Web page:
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If we look at physical illnesses we could put them on a spectrum of 'Happened spontaneously/no choice in the matter' to 'Was clearly created by something that happened in their life'.

From less causal, to more causal I'd suggest a list like this.

  • Genetic disorders. (Entirely genetic, from birth)

  • Down syndrome. (Genetic, but age of parents plays a part)

  • Cancers that happen 'randomly' (eg. breast cancer). (Random, but some people have genetic disposition)

  • Common cold. (Not sure where to put this on the spectrum, but caused by a cold, but some people are more susceptible than others).

  • Obesity. (Some people have a higher disposition to obesity)

  • Smoking related illnesses. (Caused by smoking, but some people more susceptible than others).

  • HIV. (Caused by a virus transferred by contaminated blood/unprotected sex)

  • A broken leg. (Caused by physical trauma)

That is - the illnesses at the top of the spectrum have some kind of genetic cause, or we don't know enough about them to say how/why they occur, whereas the illnesses at the bottom of the spectrum are clearly caused by some life event.

With a mental illness like schizophrenia - it seems clear that this would fit at the top end of the spectrum - the schizophrenic was schizophrenic from birth, and there was nothing that 'caused it'.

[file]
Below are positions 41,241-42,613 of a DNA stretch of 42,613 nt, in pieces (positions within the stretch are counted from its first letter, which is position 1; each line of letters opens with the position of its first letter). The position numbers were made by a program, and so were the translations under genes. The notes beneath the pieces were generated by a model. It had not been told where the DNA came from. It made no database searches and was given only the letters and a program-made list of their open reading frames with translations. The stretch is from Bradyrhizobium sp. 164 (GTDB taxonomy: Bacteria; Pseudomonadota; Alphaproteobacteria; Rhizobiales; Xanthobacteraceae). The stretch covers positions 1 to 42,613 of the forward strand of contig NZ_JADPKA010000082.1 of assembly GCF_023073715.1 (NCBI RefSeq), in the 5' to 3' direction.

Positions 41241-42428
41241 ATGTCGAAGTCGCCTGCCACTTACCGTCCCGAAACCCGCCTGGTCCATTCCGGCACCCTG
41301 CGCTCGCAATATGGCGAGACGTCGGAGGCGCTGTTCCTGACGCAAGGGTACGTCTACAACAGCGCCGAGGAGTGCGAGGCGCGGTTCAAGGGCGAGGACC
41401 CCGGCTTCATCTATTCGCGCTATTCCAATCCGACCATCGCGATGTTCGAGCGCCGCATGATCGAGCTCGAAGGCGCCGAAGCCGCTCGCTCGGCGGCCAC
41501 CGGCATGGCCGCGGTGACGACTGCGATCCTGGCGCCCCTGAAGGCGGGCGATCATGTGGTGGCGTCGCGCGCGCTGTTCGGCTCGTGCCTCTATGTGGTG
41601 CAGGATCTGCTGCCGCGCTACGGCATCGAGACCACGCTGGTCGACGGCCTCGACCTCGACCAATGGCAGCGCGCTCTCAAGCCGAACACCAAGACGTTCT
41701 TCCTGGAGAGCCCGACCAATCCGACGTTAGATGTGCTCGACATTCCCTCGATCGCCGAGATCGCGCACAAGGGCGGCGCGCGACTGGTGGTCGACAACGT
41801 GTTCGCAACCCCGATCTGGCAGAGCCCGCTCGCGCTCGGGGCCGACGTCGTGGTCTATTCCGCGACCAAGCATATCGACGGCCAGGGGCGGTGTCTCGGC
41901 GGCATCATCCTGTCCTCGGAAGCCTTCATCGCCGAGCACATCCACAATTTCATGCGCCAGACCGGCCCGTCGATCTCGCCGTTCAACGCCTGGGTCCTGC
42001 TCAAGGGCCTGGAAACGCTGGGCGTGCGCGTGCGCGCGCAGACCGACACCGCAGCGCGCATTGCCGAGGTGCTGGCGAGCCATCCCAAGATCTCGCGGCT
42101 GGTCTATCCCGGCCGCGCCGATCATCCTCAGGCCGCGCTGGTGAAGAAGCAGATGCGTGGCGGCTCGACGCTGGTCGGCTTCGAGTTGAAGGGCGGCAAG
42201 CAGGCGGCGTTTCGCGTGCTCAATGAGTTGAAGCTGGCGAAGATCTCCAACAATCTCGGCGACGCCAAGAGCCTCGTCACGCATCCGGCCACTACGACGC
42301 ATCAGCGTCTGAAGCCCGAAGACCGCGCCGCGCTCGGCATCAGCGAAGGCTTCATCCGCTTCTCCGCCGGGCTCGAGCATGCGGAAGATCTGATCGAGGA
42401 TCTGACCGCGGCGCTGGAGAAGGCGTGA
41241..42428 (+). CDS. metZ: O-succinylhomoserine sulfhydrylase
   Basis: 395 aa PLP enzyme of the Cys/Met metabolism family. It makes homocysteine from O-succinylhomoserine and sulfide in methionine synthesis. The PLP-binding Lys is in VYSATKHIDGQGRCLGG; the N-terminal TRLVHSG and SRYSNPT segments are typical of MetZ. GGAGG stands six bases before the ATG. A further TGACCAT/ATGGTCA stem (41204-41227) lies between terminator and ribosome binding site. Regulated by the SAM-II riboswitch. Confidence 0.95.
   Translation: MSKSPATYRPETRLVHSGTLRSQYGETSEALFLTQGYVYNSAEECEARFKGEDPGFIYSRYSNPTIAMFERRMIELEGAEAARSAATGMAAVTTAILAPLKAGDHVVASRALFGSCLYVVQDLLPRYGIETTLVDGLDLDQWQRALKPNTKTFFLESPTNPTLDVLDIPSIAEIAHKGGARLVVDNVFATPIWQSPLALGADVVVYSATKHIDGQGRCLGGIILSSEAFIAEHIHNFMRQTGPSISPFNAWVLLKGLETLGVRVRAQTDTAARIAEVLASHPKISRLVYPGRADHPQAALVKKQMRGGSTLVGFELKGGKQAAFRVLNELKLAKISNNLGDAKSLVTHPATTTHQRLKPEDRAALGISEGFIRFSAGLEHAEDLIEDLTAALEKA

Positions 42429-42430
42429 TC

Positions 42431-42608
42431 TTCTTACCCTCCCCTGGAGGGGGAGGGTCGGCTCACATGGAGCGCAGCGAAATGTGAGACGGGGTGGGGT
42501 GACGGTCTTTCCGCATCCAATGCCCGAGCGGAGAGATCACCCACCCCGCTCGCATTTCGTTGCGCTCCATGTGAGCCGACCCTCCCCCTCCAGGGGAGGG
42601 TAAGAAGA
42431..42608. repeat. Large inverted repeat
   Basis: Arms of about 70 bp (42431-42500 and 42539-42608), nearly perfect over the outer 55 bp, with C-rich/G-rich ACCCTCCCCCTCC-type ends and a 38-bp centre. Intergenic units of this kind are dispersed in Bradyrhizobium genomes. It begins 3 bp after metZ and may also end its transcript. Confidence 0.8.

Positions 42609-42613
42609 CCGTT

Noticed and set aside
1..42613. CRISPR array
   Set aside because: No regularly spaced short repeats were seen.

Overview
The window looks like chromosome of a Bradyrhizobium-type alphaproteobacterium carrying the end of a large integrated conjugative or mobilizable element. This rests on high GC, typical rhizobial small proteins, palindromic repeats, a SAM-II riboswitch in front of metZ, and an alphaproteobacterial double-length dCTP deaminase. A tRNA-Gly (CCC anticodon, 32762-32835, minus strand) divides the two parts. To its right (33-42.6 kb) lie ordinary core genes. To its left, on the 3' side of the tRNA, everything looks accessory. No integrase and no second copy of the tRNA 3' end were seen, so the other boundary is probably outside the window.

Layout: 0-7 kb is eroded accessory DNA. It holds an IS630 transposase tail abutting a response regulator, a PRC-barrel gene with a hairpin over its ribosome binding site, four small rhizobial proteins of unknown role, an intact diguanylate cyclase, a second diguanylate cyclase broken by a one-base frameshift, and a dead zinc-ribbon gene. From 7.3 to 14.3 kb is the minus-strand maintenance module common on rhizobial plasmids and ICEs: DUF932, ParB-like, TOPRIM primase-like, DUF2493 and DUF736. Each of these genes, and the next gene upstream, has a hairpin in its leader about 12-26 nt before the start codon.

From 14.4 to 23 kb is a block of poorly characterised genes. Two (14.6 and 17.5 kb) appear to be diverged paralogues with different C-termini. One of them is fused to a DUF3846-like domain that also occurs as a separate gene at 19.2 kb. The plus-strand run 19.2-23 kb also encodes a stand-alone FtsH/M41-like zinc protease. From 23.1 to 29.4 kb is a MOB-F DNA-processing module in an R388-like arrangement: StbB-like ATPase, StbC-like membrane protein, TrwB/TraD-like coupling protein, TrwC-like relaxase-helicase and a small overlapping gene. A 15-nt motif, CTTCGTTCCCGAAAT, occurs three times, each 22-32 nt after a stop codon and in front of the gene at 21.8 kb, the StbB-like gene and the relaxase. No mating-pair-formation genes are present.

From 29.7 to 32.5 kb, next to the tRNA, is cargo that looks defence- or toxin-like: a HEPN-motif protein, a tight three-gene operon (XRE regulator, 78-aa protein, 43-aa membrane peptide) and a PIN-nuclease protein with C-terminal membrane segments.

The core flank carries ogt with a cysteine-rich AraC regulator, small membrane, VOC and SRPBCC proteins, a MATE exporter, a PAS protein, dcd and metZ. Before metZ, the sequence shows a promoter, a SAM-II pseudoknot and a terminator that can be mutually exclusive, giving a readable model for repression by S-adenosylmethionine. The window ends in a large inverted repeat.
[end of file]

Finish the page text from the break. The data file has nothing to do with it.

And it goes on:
However, it seems that depression is often the result of life events - stress, addiction, pregnancy, grief etc.

Is this a valid way of looking at depression? What terminology and research is there about it?

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    $\begingroup$ See the diathesis-stress model (for a famous example, see Caspi et al., 2003). $\endgroup$ – mrt Aug 21 '15 at 1:54
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    $\begingroup$ People with specific neurotransmitter receptor mutations are more likely to develop depression, for example Serotonin 2A receptor: en.wikipedia.org/wiki/… $\endgroup$ – Alex Stone Aug 21 '15 at 14:35
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    $\begingroup$ individuals in very stressful environments are also more likely to develop depression, for example, dx.doi.org/10.1001/jama.2015.15845, and if they also have serotonin 2A receptor polymorphisms, then the effect is multiplicative $\endgroup$ – Alexander Dec 13 '15 at 22:25
  • $\begingroup$ I think you should clarify. Some of those things on the lower end of the spectrum could be related to mental illnesses and hence genetics $\endgroup$ – BCLC Dec 18 '15 at 13:11
  • $\begingroup$ New data on stressors leading to depression in medical students just came out, as well: dx.doi.org/10.1001/jama.2016.17324 $\endgroup$ – Alexander Dec 9 '16 at 0:59
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Both schizofrenia and depression are linked to a genetic predisposition and life events. Individuals with no genetic predisposition may become depressed when the trigger is sufficiently intense, while individuals with genetic predisposition may become depressed in the absence of clear life events triggering the depression (Kendler et al, 1995).

Reference
- Kendler et al, Am J Psychiatry (1995); 152(6): 833-42

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